President Joe Biden on Tuesday called on lawmakers to take steps to address gun violence in the wake of a deadly mass shooting at Michigan State University, pledging federal support to assist in the ongoing investigation.
Three students were killed and five others are in critical condition after a gunman opened fire Monday evening on two parts of the university’s East Lansing campus. The shooting prompted an hours-long shelter-in-place order as hundreds of officers from multiple agencies converged on the campus to search for the gunman. He later died of an apparent self-inflicted gunshot wound, police said Monday evening.
“I want to take a moment to say our hearts are with the students and the family of Michigan State University,” Biden said at a National Association of Counties gathering in Washington Tuesday afternoon. “Last night, I spoke with Gov. (Gretchen) Whitmer, and the FBI and additional federal law enforcement are on the ground assisting the state and local folks, and three lives have been lost, five seriously injured. And it’s a family’s worst nightmare, and it’s happening far too often in this country, far too often. While we gather more information, there’s one thing we do know to be true, we have to do something to stop gun violence from ripping apart our communities – ripping apart.”
Following the shooting, Whitmer, a Democrat, said in a statement that “Michiganders across the state are devastated.”
“MSU’s campus is a special place for so many, and it is now the site of another senseless act of gun violence. Parents across Michigan were on pins and needles calling their kids to check in on them and tell them they love them,” she continued.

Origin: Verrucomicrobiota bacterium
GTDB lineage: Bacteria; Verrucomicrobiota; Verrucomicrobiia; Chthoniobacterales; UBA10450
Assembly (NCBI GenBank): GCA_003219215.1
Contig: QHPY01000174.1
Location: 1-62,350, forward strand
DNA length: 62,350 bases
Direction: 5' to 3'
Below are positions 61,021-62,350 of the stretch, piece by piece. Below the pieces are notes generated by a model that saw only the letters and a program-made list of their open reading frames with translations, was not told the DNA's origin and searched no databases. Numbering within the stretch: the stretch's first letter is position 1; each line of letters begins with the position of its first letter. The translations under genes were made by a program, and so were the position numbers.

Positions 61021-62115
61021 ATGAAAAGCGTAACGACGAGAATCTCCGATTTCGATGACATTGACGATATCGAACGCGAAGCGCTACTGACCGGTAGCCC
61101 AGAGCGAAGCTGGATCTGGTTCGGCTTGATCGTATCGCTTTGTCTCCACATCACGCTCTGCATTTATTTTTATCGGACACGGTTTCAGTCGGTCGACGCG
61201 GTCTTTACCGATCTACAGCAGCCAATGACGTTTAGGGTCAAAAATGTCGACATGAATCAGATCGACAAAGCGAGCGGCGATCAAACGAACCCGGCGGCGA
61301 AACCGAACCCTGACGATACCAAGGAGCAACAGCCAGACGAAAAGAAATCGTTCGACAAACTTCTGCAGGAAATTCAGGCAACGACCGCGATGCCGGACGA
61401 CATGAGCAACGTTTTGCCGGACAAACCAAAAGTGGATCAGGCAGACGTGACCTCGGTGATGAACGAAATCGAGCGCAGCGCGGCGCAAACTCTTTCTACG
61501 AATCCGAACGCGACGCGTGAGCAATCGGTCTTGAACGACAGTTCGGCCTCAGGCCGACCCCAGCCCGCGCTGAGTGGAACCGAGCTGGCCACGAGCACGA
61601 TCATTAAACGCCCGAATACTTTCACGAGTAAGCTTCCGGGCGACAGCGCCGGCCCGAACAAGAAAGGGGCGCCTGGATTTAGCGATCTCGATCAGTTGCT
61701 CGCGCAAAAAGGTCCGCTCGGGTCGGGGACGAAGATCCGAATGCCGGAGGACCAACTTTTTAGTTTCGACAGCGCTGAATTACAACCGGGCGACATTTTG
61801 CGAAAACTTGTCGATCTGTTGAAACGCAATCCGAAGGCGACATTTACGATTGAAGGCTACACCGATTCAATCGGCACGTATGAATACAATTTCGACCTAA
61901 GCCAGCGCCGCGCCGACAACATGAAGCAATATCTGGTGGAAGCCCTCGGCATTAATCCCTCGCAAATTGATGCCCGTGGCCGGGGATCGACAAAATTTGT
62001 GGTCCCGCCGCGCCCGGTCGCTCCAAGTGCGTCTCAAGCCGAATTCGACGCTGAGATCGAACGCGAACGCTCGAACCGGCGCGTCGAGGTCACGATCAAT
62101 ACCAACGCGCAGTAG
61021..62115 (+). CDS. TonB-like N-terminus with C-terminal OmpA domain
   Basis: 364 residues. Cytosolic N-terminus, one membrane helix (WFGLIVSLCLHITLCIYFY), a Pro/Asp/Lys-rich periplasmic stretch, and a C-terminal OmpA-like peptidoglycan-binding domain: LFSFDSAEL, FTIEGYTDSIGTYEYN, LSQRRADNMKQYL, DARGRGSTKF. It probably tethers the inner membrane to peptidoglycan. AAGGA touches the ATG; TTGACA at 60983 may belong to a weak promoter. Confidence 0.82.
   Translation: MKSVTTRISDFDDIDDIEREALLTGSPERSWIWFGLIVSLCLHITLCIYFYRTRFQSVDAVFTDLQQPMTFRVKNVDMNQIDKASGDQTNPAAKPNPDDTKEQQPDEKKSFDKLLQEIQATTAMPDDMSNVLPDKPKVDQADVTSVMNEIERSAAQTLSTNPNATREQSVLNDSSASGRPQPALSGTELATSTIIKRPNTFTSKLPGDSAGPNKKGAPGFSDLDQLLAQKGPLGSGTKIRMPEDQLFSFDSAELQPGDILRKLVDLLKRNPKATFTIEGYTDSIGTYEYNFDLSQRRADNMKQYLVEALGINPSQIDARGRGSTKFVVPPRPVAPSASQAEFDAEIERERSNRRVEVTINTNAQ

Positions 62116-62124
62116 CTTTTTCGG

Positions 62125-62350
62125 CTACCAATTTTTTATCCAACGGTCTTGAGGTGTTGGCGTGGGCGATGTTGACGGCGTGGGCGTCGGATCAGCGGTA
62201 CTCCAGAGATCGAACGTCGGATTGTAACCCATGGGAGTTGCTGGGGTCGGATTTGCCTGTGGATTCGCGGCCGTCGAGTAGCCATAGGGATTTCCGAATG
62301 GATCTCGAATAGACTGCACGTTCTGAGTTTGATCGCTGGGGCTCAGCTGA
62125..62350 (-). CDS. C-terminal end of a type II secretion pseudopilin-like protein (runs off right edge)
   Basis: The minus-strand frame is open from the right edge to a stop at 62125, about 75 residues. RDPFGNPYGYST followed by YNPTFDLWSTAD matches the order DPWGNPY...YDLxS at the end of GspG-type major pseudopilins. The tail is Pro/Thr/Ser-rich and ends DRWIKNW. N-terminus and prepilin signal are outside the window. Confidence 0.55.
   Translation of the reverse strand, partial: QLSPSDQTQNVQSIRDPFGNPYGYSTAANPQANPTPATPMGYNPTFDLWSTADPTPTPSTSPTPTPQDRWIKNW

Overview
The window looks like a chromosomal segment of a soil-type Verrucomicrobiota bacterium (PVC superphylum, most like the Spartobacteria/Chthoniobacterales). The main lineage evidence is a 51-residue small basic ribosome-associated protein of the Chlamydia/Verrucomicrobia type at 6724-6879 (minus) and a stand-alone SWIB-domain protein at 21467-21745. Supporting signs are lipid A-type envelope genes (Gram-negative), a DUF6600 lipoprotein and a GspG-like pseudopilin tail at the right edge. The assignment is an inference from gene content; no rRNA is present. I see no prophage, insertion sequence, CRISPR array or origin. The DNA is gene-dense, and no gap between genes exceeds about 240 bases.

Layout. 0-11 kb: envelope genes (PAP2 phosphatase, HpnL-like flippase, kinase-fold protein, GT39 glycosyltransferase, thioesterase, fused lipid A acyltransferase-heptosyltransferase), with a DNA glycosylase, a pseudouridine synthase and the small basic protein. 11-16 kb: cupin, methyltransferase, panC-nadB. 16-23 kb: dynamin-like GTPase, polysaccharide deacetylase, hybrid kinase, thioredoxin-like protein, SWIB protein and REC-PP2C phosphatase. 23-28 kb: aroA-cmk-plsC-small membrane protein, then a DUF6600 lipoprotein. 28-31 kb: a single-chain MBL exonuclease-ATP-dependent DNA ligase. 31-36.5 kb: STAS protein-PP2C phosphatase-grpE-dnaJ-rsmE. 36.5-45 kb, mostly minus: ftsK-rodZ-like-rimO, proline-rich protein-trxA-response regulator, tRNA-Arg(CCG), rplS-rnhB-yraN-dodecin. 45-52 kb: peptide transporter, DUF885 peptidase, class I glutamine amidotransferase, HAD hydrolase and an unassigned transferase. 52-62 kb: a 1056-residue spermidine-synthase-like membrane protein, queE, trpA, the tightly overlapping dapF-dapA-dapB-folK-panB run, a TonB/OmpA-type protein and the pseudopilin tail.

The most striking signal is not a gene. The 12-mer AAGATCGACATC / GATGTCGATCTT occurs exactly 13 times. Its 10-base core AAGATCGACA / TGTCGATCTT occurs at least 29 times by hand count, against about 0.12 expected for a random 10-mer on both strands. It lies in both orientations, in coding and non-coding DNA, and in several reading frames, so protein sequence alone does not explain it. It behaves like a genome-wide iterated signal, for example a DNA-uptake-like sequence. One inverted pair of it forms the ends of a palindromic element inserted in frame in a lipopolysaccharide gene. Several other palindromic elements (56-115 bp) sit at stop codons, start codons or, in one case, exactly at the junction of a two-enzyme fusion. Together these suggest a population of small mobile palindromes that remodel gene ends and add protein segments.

Whitmer called the shooting “a uniquely American problem.”
“Too many of us scan rooms for exits when we enter them. We plan who that last text or call would go to. We should not, we cannot, accept living like this,” the governor added.
Michigan Democratic Rep. Elissa Slotkin said that she is devastated to once again address a mass shooting at a school in her district, after four students were shot and killed and six others were injured when a gunman opened fire in a high school classroom in Oxford, Michigan, in 2021.
“As a representative of Oxford, Michigan, I cannot believe that I’m here again doing this 15 months later,” Slotkin said during a news conference Tuesday. “And I am filled with rage that we have to have another press conference to talk about our children being killed in their schools.”
She added that, “The most haunting picture of last night was watching the cameras pan through the crowds and seeing a young person wearing an ‘Oxford Strong’ sweatshirt. The sweatshirts that were handed out after those kids lived through a school shooting 15-months ago.”
“We have children in Michigan who are living through their second school shooting in under a year and a half. If this is not a wake-up call to do something I don’t know what is,” Slotkin continued.
Monday night’s shooting took place a day before the five-year anniversary of the Parkland, Florida, mass shooting, where a gunman at Marjory Stoneman Douglas High School killed 14 students and three educators.
Ahead of Tuesday’s remarks, the president acknowledged the anniversary and announced $231 million in Justice Department funding “to create and implement crisis intervention projects like ‘red flag’ programs, mental health and substance use treatment courts, and veterans’ treatment courts,” which he wrote “will reduce gun violence and save lives.”
In the statement announcing the funding, Biden underscored that “we have more work to do,” calling on Congress “to enact commonsense gun law reforms, including requiring background checks on all gun sales, banning assault weapons and high-capacity magazines, and eliminating immunity for gun manufacturers who knowingly put weapons of war on our streets.”
This story has been updated with additional reporting.